No one is safe, not even multibillion dollar ride-hailing companies. According to the latest Uber update, as many as 50,000 of its drivers may be affected in a security breach that occurred last May.
Uber says it discovered in September that one of its databases “could potentially have been accessed by a third party” (note the double hedging here). Upon realizing this, the company continues, it “immediately changed the access protocols for the database and began an in-depth investigation,” which showed that there had been one instance of unauthorized access. From that breach, the hacker would have gained access to only names and license numbers of drivers, Uber says.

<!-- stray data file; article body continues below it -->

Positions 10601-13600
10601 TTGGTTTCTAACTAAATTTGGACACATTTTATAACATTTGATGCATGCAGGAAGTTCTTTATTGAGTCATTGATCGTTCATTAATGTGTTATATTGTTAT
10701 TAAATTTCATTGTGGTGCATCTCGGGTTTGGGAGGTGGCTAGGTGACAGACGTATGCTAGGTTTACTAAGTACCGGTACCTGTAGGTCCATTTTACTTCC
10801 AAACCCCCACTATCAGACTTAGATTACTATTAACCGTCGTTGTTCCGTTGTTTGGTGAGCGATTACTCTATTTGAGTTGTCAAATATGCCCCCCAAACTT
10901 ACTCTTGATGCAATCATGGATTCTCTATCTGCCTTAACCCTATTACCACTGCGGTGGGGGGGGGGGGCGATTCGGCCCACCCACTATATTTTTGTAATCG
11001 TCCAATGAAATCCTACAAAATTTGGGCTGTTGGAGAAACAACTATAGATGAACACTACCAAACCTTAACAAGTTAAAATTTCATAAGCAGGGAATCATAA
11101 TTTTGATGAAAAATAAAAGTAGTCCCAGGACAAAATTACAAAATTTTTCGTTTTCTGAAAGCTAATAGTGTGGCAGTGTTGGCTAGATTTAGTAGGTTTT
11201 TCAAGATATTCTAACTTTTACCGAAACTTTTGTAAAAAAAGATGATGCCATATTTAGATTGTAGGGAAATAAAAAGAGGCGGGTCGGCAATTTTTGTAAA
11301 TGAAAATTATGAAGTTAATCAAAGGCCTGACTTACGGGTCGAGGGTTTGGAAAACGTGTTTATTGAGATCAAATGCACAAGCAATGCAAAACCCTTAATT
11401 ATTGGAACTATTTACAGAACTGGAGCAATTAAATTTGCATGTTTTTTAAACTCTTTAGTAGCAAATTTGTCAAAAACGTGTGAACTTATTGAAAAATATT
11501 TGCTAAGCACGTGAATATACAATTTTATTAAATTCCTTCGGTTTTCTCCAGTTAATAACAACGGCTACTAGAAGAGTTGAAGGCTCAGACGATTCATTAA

While 50,000 people is a lot, it’s not nearly on the same scale as the estimated 80 million customers that were put at risk in the recent Anthem insurance breach, or the 70 million affected by the Great Target Hack of 2013. Uber also seems to be handling this well. The company is notifying drivers and offering one year of free “ProtectMyID” monitoring from credit report firm Experian. Uber has also filed a so-called “John Doe” lawsuit in an attempt to track down the alleged hacker.
In the meantime, the company seems to hope its blog post on the matter will disappear from Internet memory. The URL is impressively unsearchable.